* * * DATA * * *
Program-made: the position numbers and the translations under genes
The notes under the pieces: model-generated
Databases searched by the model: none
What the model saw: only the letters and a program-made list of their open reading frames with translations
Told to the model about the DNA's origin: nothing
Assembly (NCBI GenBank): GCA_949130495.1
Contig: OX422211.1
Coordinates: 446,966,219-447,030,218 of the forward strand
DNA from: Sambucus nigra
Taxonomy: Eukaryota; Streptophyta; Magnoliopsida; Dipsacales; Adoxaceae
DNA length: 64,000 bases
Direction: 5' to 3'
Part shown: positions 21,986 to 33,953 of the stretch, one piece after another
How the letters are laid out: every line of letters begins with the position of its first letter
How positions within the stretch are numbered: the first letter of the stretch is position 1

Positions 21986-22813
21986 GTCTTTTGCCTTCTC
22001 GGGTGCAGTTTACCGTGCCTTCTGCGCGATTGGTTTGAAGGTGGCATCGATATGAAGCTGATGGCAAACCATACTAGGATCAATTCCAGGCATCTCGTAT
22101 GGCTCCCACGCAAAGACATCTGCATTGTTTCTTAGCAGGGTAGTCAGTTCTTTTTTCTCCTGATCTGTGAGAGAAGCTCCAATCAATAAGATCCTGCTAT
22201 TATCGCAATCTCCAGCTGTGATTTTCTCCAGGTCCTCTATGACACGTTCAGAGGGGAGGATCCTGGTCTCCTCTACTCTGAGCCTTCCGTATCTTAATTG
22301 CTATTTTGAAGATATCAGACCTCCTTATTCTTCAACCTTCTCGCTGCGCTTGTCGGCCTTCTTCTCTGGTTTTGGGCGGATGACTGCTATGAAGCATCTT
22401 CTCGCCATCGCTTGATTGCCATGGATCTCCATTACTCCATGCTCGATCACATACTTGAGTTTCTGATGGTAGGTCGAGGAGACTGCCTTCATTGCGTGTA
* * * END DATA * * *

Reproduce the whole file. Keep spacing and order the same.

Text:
Program-made: the position numbers and the translations under genes
The notes under the pieces: model-generated
Databases searched by the model: none
What the model saw: only the letters and a program-made list of their open reading frames with translations
Told to the model about the DNA's origin: nothing
Assembly (NCBI GenBank): GCA_949130495.1
Contig: OX422211.1
Coordinates: 446,966,219-447,030,218 of the forward strand
DNA from: Sambucus nigra
Taxonomy: Eukaryota; Streptophyta; Magnoliopsida; Dipsacales; Adoxaceae
DNA length: 64,000 bases
Direction: 5' to 3'
Part shown: positions 21,986 to 33,953 of the stretch, one piece after another
How the letters are laid out: every line of letters begins with the position of its first letter
How positions within the stretch are numbered: the first letter of the stretch is position 1

Positions 21986-22813
21986 GTCTTTTGCCTTCTC
22001 GGGTGCAGTTTACCGTGCCTTCTGCGCGATTGGTTTGAAGGTGGCATCGATATGAAGCTGATGGCAAACCATACTAGGATCAATTCCAGGCATCTCGTAT
22101 GGCTCCCACGCAAAGACATCTGCATTGTTTCTTAGCAGGGTAGTCAGTTCTTTTTTCTCCTGATCTGTGAGAGAAGCTCCAATCAATAAGATCCTGCTAT
22201 TATCGCAATCTCCAGCTGTGATTTTCTCCAGGTCCTCTATGACACGTTCAGAGGGGAGGATCCTGGTCTCCTCTACTCTGAGCCTTCCGTATCTTAATTG
22301 CTATTTTGAAGATATCAGACCTCCTTATTCTTCAACCTTCTCGCTGCGCTTGTCGGCCTTCTTCTCTGGTTTTGGGCGGATGACTGCTATGAAGCATCTT
22401 CTCGCCATCGCTTGATTGCCATGGATCTCCATTACTCCATGCTCGATCACATACTTGAGTTTCTGATGGTAGGTCGAGGAGACTGCCTTCATTGCGTGTA